Remember when Jurassic Park released and we were all blown away at the influx of technology featured in the movie? There were touch screen computer systems, driverless cars, and bingo! Dino DNA. Wait, go back a second; driverless cars? What once seemed an impossible technology to accomplish has been approached by a couple of different companies, most notably Google, and it seems to be spreading rapidly across the nation.
Essentially, Google is experimenting with the mass production of an autonomous car that is set to be made available to the everyman by late 2017. The company has lobbied for legalization of driverless cars in four U.S. states, including Nevada, Michigan, California, and Florida, with others still debating the vast advantages and disadvantages. Washington D.C. has also joined the list of areas that are allowing for the self-driven cars, powered by a program entitled Google Chauffeur.
Driverless cars have been in the works for many years, with major automakers developing prototypes. None have proved entirely successful, however, until now. The Google cars are labeled adequately with a disclaimer that it is an autonomous vehicle, so as to not cause trouble on the roads from people gawking at the empty car driving beside them.
The majority of these cars are electric vehicles fitted with over $100,000 of equipment, including a LIDAR system. The LIDAR system is a remote sensing technology that allows the use of lasers to obtain an exact measure of distance, useful in accurately controlling the stopping ability of the autonomous cars when encountering traffic or stop signs.
The top of the autonomous car is fitted with an intricate laser system that can form a 3-D map of the area. This allows the car to combine images and accurately get a layout of the area in order to functionally drive. Due to this laser system, the vehicle is able to download maps of the world and interpret them to fully understand the topography of the area in which it is driving.
Massive amounts of studies have been performed including road testing to ensure the safety of the vehicles in driving conditions. Early reports suggest that the cars have driven in excess of 300,000 miles without incident. Even navigating the most winding street in the world, Lombard Street in San Francisco, the driverless car performed without issue. They’ve tested these vehicles on many different streets, in every available traffic condition and have even expanded their experimentation to different elevations and terrains, like Lake Tahoe.
If the thought of a driverless car traversing the highways in your area frightens you, don’t worry. These vehicles also come equipped with an override ability, with which a human driver is able to take over the function of the car at any time. The cars also have built in speed control as they are able to download the speed limits from the maps from which they operate. Safety, of course, is a large concern with these types of cars.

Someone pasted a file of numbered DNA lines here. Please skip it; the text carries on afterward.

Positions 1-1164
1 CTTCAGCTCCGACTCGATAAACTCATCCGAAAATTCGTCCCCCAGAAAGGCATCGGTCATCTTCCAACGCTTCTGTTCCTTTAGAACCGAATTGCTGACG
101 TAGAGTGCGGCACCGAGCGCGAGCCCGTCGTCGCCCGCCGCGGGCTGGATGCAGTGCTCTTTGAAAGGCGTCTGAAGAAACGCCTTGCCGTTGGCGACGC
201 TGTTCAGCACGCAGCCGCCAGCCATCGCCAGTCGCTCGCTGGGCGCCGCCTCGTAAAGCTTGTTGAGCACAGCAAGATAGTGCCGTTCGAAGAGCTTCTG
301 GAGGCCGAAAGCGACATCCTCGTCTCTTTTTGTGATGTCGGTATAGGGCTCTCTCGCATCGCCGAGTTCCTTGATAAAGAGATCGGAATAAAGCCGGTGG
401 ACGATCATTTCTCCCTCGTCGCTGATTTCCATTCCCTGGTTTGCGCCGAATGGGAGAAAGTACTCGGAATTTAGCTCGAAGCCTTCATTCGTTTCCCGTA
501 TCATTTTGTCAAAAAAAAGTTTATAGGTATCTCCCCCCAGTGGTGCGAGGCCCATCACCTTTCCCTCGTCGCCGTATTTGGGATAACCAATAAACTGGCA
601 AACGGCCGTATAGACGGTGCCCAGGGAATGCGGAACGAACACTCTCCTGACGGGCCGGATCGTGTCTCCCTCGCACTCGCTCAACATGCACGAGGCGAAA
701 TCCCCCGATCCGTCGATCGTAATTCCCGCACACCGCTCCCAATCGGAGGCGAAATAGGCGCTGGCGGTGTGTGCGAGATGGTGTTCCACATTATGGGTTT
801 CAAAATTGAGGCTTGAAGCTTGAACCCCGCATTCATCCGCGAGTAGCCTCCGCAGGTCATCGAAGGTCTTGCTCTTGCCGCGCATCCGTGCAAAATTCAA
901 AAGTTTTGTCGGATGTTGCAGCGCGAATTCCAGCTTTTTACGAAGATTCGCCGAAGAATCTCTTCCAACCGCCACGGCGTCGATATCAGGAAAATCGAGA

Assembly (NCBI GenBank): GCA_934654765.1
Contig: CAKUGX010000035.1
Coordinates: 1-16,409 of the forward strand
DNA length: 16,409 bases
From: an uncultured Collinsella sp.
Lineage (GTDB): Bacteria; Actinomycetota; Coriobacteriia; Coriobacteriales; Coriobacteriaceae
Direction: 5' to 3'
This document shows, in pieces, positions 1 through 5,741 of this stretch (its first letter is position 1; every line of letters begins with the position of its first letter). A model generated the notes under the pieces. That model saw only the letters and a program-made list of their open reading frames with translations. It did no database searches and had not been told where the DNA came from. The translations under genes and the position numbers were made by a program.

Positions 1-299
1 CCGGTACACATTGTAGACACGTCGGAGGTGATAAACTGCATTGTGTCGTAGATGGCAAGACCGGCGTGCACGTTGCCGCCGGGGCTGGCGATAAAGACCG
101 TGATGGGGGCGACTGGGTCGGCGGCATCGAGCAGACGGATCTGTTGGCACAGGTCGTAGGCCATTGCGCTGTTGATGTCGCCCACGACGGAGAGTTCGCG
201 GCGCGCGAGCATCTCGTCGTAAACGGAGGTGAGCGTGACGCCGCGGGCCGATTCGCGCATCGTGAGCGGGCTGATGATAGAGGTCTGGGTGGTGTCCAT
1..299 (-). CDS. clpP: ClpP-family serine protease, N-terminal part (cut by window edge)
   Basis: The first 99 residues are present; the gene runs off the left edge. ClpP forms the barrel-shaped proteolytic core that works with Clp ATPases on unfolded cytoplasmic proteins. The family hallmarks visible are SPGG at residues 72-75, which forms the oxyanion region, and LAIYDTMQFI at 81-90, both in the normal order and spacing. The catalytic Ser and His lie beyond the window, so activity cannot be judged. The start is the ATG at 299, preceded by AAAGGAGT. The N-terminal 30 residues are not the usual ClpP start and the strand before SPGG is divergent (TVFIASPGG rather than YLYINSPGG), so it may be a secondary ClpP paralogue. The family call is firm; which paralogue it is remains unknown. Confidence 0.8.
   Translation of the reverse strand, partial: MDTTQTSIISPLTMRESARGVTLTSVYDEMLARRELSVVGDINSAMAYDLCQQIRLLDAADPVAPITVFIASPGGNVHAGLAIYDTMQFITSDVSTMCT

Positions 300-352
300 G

Thus far, Google has failed to do any sort of inclement weather testing on their driverless cars. Another concern surrounding these vehicles is that because they’re using maps that are already programmed into the system, is that they find difficulty obeying road work signals and the occasional stop of traffic. Due to other small issues with the internal programming, the cars also have issues with detecting objects in the road and will often swerve out of the way without proper cause.
There are inherent issues with having driverless cars on the road, however, Google is determined to have all of the wrinkles ironed out by the close of the decade. They also have high hopes for their vehicles, saying that they intend to increase the amount of cars on the road massively over the next ten to fifteen years. Even going so far as to create a version of the autonomous car with no manual override system, Google, clearly, is prepared for the creation of a nearly perfect vehicle.
If the idea of a driverless car is conjuring images of Stephen King’s Christine, rest easy. The potential for these vehicles to reduce traffic and car accidents is quite high, as they automatically follow at a safe distance and travel at the allowable speed. Also imagine, if you will, the amount of alcohol related fatalities if intoxicated individuals do not need to be concerned with navigating their own car.
The obvious safety reasons are definite advantages when considering the future of the autonomous car. There are also monetary advantages as well, as the lower number of traffic related incidences would then provide lower insurance premiums, and the possible elimination of driver’s insurance if the idea should take off in the way in which it is expected. The future is here, let go of the steering wheel.
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